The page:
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Welsh 3000s - 28 June 2019

by Heather Smith

June 28th saw me attending not only my first AAC(UK) meet, but also my first attempt at the Welsh 3000s. I have always had a soft spot for North Wales so when Mel offered to organise and act as support for those brave enough to face the challenge I eagerly signed up.

But first, for those of you who know little about the Welsh 3000s. It is a feat that sees you summit every peak over 3000 feet in the Snowdonia National Park. There are 14 or 15 peaks (depending on exactly which criteria you follow) over the Snowdon, Glyderau and Carneddau Massifs. From start to finish my watch recorded 40 km.

With a heatwave subsiding across Europe, the car's thermometer at 03.45 read a balmy 17º C: we were in for a hot and humid day! Dawn was not far from breaking so, with plenty of light and after the drivers returned from Nant Peris, we took our first footsteps towards Crib Goch. As this was my first AAC(UK) meet I knew no one, yet I quickly fell into step with Gail and we shared stories. The winds rose as we gained height scrambling up Crib Goch. The upside was the formation of some spectacular lenticularis clouds. Snowdon marked our first achievement of the day: 3 peaks down, 12 to go! Now for the first steep descent to test how strong our knees were feeling! We followed Mel's instructions for the most efficient way to descend to Nant Peris: basically get to the bridge over the Llanberis path then point your feet to the farmhouse and use a bit of common sense! We soon found ourselves giving Mel our autographs (OK... signing the check-in sheet), swapping shoes and refreshing water bottles.

Gail and I quickly set off noting that the clouds had dissipated, a brilliant sign as it meant the winds had dropped at height. At least I thought it was a good sign until the muggy climb up Ellidir Fawr nearly did me in! Gail marched to the top, informing me just as I was about to sit down with the thought of flapjack that the midges were out with a vengeance. I chose to avoid being their breakfast by continuing to put one foot in front of the other. This turned out to be the best thing as my legs soon regained vigour and we continued our steady but sure pace across the Glyders, catching up on the summit of Glyder Fawr with Ian and John. A quick scramble for the desired photo and along we went to Glyder Fach to delight in the next modelling opportunity that is the Cantilever stone. Realising how far we had come, Gail and I discussed what both of us considered the next task (which wasn't quite as appetising as our mini photo shoot), the descent to the saddle of Tryfan via the scree slope. I led us to the right-hand edge to avoid getting entangled with a pair of lads who were frequently sending small landslides ahead of them. Neither of us fancied being buried as we had more mountains to conquer! We reached the saddle safely as a call from behind presented Len, who joined us for the summit and the subsequent knee breaker descent from Tryfan. Effective as it was, we all agreed we wouldn't descend that way without necessity again!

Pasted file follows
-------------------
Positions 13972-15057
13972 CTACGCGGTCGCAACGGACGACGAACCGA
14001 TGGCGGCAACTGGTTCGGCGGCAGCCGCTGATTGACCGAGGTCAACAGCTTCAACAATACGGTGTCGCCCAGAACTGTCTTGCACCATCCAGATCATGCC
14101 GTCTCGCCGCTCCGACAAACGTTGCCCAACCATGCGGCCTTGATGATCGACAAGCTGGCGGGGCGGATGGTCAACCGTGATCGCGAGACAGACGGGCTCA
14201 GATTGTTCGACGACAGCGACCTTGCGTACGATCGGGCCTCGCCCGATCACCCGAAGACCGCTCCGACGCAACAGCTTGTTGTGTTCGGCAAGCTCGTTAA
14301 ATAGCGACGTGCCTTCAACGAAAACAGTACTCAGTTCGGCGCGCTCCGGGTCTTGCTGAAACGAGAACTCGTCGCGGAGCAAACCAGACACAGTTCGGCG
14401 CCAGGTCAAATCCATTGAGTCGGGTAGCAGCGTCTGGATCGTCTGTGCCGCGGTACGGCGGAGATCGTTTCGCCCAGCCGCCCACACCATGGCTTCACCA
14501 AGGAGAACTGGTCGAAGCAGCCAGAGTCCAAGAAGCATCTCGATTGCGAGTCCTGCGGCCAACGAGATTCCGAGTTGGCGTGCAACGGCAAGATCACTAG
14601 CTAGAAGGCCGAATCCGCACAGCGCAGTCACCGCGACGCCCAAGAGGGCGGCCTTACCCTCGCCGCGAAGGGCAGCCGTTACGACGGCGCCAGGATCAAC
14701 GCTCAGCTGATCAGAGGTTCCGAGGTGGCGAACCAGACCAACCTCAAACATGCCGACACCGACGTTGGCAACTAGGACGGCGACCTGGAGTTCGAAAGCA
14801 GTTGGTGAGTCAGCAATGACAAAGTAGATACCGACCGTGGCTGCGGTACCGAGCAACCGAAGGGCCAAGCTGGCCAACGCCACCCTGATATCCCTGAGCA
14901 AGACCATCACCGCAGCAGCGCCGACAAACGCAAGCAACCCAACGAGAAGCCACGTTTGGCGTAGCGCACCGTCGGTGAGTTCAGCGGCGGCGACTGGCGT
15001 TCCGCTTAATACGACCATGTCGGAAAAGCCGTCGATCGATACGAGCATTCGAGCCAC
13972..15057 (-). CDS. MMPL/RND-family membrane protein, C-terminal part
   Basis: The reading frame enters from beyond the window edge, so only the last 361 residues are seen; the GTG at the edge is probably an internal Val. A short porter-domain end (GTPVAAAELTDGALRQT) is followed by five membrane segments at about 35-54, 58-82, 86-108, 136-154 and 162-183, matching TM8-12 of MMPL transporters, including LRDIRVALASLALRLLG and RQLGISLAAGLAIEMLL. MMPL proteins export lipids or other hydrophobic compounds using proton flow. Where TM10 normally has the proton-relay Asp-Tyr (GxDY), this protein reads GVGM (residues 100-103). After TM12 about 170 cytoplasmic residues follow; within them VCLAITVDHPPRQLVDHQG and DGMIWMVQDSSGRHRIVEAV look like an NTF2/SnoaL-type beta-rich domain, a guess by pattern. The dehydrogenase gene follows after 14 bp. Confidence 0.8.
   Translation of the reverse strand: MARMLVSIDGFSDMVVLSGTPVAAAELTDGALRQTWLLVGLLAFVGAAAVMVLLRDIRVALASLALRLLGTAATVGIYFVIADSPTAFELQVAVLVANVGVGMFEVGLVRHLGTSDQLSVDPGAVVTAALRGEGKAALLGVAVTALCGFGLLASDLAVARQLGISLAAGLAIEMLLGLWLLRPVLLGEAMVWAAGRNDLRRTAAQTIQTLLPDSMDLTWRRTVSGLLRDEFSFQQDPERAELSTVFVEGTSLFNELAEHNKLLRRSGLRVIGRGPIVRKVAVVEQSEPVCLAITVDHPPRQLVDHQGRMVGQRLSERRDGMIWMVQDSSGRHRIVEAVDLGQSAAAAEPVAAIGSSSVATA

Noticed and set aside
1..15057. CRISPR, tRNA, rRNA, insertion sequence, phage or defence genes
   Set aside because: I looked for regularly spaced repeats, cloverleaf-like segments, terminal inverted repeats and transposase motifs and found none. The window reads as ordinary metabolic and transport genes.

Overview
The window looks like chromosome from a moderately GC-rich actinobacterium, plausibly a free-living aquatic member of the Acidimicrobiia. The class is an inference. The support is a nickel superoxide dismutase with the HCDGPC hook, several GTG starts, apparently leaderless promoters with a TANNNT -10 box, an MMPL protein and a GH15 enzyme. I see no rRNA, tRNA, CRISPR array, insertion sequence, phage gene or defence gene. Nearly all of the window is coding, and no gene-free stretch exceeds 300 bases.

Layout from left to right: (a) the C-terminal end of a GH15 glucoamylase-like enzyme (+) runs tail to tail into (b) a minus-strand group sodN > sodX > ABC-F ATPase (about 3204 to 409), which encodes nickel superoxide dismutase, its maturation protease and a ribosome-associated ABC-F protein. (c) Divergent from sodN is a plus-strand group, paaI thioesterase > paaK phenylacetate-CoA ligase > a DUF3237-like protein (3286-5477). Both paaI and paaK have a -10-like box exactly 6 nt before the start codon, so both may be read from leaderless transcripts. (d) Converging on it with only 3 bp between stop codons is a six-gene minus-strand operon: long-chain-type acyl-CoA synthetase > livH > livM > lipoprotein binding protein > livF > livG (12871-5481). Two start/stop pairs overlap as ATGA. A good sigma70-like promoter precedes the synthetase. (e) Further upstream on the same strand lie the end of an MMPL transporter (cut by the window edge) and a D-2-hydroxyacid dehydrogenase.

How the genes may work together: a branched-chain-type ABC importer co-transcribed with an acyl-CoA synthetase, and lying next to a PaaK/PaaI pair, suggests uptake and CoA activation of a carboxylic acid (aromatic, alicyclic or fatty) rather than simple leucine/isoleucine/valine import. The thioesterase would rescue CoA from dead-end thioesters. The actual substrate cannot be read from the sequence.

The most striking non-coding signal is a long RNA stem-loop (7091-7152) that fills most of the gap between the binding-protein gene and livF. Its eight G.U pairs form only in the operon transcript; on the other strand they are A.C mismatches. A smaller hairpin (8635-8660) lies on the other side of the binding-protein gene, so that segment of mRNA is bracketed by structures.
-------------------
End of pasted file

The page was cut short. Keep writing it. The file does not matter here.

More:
A short march along the road to the Glan Dena hut and we had completed two of the Massifs! I felt elated, especially after the earlier climb of Ellidr Fawr which had left me wondering if I would make the whole thing. I had proved to myself so far that as long as I kept moving one foot in front of the other, even if it was slowly, I could do it. My own personal support crew, Barney, restocked me with flapjack, water, clean socks and the awaited jelly tots! Five of us set out to tackle the rounded and gentle giants of the Carneddau. Mel assured us that as long as we got to the top of Pen Yr Ole Wen we just had to "stride it out from there" as we wouldn't drop below 3000 feet. We had been lucky with the weather so far; cloudy skies had kept some of the heat off us but it had been high enough to allow for excellent visibility and easy navigation. As we climbed away from the hut I watched as increasing amounts of cloud were brushing the tops of the Carneddau. We might actually have to get a map out! This of course did not deter our small group from soon accomplishing our 9th and 10th summits of the day. However, as we made the traverse across to Yr Elen (a personal favourite of mine) the cloud surrounded us and confused us: out came the maps and eventually the GPS. As the Carneddau became increasingly green and gentle underfoot the cloud broke to show us the marvellous views across the Menai Strait. Our last peak, Foel Fras, was within reach and gave us the finishing photo we deserved. We had done it!

Behind the scenes of our fantastic day was Mel - organising a bunch of people from all over the UK, (who moved at different paces, didn't know each other and turned up late at night) was no mean feat. Yet 19 of us completed the whole route safely, no people or cars were lost and overall everyone had a fabulous weekend. So I would like to say a big thank you to Mel for putting together the first Welsh 3000 event for the Club, and hope that others get the chance to break the mind-blowing record of 4hrs 20mins...

Photo 1
We made it to the final peak, Foel-fras, photo by Heather Smith

Photo 2
A moment's pause on the cantilever atop Glyder Fach, photo by Heather Smith

Photo 3
View on the Pyg Track from the path up Snowdon, photo by Craig Thompson


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